Project ECHO arms caregivers at the frontlines with the knowledge they need to treat underserved populations.
When Dr. Sanjeev Arora was treating Hepatitis C patients in New Mexico a little over a decade ago, he was frustrated that thousands of people suffering from the liver disease could not get proper treatment because of the lack of specialists. So Arora, who worked in one of only two clinics in the entire state that treated hepatitis C, took action.
He launched Project ECHO (Extension for Community Healthcare Outcomes) in 2004 to bring the best–in–class treatment available in medical schools and research centers to underserved patients who live far away from these centers of excellence.
“If you’re close to the place where [medical] knowledge is innovating and you’re rich and you can see the top specialist in the world, you can get that excellent treatment,” says Arora in a video interview during the recent GE Developing Health Summit, which brought together the GE Foundation’s partners in global health. “But if you’re poor and living in an urban underserved area or a rural area, there is no way you can access that same level of care because there is a transmission issue.”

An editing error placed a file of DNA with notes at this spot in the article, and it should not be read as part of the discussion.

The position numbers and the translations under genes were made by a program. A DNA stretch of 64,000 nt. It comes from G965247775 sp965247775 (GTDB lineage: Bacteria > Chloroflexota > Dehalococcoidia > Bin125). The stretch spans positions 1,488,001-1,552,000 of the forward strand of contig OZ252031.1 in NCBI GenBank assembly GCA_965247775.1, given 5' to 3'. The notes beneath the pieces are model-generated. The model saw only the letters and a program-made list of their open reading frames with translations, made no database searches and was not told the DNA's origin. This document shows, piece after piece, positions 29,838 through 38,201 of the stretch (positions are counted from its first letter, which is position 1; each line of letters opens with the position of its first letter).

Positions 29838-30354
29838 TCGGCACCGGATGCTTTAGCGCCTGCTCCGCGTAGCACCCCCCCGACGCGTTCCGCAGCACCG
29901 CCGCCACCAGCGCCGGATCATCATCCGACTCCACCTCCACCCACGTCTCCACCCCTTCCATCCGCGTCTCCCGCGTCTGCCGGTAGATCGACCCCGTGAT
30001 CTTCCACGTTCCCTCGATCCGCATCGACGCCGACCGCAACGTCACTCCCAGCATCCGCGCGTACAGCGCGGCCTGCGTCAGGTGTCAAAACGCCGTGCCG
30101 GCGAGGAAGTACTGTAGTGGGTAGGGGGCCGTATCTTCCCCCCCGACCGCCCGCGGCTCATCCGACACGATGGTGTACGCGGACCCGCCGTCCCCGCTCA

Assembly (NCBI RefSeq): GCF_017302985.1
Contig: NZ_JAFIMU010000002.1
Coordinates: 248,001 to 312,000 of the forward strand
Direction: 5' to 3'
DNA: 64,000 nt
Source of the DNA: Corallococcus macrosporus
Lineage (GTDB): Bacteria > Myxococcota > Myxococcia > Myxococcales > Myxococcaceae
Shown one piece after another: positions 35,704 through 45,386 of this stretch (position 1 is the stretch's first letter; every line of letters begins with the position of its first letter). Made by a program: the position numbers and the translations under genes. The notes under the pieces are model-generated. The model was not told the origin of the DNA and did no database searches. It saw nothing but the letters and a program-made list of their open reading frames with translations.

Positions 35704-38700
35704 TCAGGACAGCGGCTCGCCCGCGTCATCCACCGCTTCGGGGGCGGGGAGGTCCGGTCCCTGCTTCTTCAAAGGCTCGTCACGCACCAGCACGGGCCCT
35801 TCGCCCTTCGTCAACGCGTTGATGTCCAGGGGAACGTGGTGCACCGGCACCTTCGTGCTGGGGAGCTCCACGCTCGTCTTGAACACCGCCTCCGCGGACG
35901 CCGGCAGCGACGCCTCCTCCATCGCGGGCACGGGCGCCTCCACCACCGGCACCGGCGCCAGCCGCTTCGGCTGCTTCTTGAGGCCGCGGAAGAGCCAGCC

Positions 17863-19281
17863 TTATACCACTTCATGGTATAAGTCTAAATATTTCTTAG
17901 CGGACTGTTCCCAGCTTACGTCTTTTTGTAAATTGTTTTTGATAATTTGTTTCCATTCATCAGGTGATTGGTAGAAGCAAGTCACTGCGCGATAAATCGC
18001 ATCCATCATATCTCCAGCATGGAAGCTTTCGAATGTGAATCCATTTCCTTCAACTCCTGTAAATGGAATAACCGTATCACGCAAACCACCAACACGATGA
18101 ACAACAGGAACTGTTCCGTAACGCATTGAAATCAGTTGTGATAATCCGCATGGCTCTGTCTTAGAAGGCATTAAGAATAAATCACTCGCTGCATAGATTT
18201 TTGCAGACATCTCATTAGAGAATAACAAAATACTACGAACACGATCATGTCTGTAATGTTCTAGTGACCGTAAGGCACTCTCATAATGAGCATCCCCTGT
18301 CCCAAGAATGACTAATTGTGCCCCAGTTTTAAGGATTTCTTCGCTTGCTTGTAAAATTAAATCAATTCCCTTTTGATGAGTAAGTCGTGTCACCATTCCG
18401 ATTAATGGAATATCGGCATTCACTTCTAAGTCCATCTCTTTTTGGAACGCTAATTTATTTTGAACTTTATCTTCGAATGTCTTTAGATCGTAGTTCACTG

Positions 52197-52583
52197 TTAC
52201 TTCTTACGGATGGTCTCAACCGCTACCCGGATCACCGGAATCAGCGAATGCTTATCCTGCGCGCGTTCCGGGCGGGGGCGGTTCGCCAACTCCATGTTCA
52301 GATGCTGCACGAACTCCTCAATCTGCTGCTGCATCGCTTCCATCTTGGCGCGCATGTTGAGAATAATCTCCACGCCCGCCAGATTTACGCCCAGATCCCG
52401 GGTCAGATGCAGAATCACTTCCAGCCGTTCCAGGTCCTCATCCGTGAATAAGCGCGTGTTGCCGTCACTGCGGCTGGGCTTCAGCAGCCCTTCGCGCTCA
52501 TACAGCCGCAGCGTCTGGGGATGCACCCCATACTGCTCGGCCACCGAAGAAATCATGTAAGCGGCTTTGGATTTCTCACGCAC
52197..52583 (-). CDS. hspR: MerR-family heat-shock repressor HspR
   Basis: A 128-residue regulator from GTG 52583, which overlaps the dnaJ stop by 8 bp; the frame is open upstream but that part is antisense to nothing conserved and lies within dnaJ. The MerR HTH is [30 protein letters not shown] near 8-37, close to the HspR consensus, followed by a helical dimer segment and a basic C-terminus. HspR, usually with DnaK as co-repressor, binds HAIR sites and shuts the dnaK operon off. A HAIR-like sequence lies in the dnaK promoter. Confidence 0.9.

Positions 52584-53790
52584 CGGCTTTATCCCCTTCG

Project ECHO bridges that healthcare gap through tele-mentoring, training nurses, family doctors practicing in rural areas to diagnose and treat Hepatitis C and a host of other diseases that require specialist care that’s often only available in far-away treatment centers.
“You can move the knowledge. And when you do that dramatic improvements happen in access to care, patient satisfaction and quality of care happen all at the same time,” Arora says in the interview:
(Top GIF: Video courtesy of Project Echo)